Paul’s letters from the early 50’s of the first century are the earliest complete documents in the New Testament. Wright calls upon them to illustrate how pervasive, at a very young stage in Christian history, were belief in Jesus’ resurrection and Christian hope for future embodied existence. For Paul and those whom he addressed, resurrection was more than a metaphor or a poetic way of speaking. Indeed, according to Wright, Paul’s firm convictions about resurrection came from his own experience of the risen Jesus having a transformed but still physical body.

While the Synoptic Gospels—apart from their Easter narratives—generally speak about resurrection in the context of Second Temple Judaism, in John and in almost all early Christian writings (besides some clearly gnostic works), the hope of resurrection remains constant into the third century, a hope based on the resurrection of Jesus. And in the development of Christology, Jesus’ resurrection vindicated or validated his messiahship and qualified him to be called Lord and described in terms usually applied to God.

In analyzing the empty tomb and appearance stories in each Gospel, Wright explains how the individual Evangelists shaped the traditions for their own theological purposes without destroying the underlying subject matter, and how they give every impression that they intended to refer to actual events that took place on the third day after Jesus’ death. Wright concludes that the combination of the empty tomb and the appearances of the living Jesus forms a set of circumstances—indeed the only set—that is itself both necessary and sufficient for the rise of early Christian belief.

The Resurrection of the Son of God provides a vigorous demonstration of what the New Testament says and does not say about the resurrection of Jesus and its significance for Christian life. Some critics contend that Wright “proves too much,” that he takes the biblical witness too literally and that he has an apologetic agenda. Whatever the merits of these critiques may be, he certainly does us the service of clarifying what the Scriptures teach about Jesus’ resurrection and explaining its central place in Christian existence.

While Wright highlights the pivotal role of Jesus’ resurrection in the early development of Christology and ends his book with a chapter on the risen Jesus as the Son of God, the third book in the trilogy takes up two questions that emerge where Wright leaves off: Did the earliest Christians worship Jesus? Did they regard him as divine? In Lord Jesus Christ: Devotion to Jesus in Earliest Christianity (Eerdmans, 764p, $55; 0802860702), Larry W. Hurtado, professor of New Testament at the University of Edinburgh, deals directly with these important and difficult issues in a comprehensive, learned and balanced way. He describes his work as a historical analysis of the beliefs and religious practices that constituted devotion to Jesus as a divine figure in earliest Christianity, and of the role of the figure of Jesus in the religious life and thought of the earliest Christians.

In treating the relevant sources from A.D. 30 to 170, Hurtado discusses devotion to Jesus in Paul’s letters and the traditions preserved in them; the Gospels (Q, Synoptics, John, other Jesus books); other canonical writings; “heretical” views (Valentinus, Marcion); and “proto-orthodox” Christianity. He argues that early Christians were proclaiming and worshiping Jesus, indeed living and dying for his sake, well before the doctrinal/credal developments of the second century.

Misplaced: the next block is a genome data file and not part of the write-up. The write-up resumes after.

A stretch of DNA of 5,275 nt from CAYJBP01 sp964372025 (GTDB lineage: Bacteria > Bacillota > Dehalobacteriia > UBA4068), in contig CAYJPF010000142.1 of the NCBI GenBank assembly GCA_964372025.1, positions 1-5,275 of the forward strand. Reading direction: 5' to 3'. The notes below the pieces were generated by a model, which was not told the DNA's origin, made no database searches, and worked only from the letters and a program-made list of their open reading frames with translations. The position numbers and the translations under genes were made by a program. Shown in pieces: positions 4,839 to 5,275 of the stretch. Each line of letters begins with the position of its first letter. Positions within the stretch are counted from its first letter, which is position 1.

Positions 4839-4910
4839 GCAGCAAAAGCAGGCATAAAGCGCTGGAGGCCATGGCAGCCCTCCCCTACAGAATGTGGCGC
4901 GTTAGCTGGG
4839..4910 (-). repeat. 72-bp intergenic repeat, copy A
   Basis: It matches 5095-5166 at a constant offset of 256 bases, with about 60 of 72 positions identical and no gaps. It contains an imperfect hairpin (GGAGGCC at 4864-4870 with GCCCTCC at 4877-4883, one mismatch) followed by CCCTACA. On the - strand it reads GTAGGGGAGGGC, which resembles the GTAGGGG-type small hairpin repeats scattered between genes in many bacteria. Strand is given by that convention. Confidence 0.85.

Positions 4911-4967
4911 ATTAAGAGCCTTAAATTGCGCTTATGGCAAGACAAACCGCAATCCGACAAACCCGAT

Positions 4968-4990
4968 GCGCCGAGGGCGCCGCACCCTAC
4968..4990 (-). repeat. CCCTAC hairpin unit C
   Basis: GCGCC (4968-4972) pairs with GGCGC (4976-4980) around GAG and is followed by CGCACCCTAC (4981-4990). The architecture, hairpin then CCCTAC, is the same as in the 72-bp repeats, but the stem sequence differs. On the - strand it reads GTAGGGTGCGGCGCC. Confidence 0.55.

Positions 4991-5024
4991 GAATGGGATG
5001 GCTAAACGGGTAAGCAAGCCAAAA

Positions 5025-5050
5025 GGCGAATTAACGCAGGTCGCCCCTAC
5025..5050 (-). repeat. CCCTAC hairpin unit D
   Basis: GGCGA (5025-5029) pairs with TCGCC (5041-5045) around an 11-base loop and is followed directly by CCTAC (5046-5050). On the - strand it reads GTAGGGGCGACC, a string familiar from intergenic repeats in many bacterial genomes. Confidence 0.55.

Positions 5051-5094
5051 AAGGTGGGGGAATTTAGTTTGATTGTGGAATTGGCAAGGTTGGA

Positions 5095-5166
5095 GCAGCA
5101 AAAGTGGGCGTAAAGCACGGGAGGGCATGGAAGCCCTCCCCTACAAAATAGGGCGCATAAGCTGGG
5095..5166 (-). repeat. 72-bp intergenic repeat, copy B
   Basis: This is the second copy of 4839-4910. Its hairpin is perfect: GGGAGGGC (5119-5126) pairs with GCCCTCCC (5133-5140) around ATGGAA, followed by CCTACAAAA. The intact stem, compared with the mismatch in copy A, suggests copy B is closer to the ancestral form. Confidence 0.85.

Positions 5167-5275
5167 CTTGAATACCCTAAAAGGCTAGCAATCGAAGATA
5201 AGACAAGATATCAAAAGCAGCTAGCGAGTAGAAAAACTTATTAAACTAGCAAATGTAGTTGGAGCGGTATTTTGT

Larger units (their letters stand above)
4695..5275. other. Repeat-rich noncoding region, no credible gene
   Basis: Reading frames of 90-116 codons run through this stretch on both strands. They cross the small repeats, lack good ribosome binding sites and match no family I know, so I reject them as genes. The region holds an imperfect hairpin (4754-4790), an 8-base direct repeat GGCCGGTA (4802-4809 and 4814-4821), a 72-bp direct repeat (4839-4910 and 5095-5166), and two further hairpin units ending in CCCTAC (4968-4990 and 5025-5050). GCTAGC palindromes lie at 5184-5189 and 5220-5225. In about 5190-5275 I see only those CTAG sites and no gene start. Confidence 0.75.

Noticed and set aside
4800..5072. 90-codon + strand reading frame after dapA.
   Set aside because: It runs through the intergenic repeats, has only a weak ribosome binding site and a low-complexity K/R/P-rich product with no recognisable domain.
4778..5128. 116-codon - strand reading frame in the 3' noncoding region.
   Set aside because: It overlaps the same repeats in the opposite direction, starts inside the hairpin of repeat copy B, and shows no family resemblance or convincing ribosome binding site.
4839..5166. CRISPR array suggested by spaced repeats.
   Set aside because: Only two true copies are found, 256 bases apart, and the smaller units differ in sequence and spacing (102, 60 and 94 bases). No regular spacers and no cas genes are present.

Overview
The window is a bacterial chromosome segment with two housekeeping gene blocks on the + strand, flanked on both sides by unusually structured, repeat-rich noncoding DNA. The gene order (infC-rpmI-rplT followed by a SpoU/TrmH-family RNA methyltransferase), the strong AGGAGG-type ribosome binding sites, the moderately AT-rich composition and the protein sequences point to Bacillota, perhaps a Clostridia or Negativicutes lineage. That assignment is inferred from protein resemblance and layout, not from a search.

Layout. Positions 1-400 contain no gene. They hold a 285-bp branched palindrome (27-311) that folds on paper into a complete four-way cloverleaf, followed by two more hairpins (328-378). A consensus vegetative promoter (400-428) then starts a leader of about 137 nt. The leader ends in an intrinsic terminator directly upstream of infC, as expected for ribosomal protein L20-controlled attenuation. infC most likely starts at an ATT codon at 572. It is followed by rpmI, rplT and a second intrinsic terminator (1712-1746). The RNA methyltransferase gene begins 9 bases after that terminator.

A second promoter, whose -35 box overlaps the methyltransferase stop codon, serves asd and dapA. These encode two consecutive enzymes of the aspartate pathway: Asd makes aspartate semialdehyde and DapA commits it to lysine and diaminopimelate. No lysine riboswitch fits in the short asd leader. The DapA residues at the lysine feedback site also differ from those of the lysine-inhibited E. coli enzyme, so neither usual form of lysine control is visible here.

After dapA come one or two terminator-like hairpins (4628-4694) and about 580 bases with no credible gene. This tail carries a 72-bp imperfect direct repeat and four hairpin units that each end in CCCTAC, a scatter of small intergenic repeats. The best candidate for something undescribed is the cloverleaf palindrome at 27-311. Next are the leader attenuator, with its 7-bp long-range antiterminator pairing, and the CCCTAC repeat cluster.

There are three major theses in Hurtado’s work. First, devotion to Jesus (using terms, titles and concepts otherwise reserved for God) emerged very early in Christian history. In fact, it was there from the very beginning and reflects not so much a gradual development but rather an explosion. Second, there is no true analogy in the Jewish and Greco-Roman environment in the first century for the intensity and diversity of expression associated with early Christian devotion to Jesus. Third, this intense devotion to Jesus, which included reverencing him as divine, was offered and articulated within a firm stance of exclusivist monotheism.

In developing his case, Hurtado offers sound critical assessments of many contested issues pertaining to the New Testament and early Christian history. Although his critics may complain that he takes too benign a view of “proto-orthodoxy” and does not do justice to the more exotic strands within early Christianity, on the whole his positions seem true to the literary sources and historical data. His interpretations proceed more from a hermeneutic of reception or generosity than from a hermeneutic of suspicion that has become so prominent in other recent studies of these matters. Although intended as a historical analysis, Hurtado’s magnum opus not only has great relevance for theologians working on Christology, but also offers the general public what seems to me to be an accurate and stimulating account of what most early Christians understood and believed about Jesus, and how they experienced him in their worship.

There is no indication that Dunn, Wright and Hurtado coordinated their writings (they sometimes disagree with one another). Still, their books form a magnificent trilogy about the person of Jesus and his significance throughout Christian history.

Daniel J. Harrington, S.J., is professor of New Testament at Weston Jesuit School of Theology in Cambridge, Mass., and general editor of New Testament Abstracts.

Recently in Culture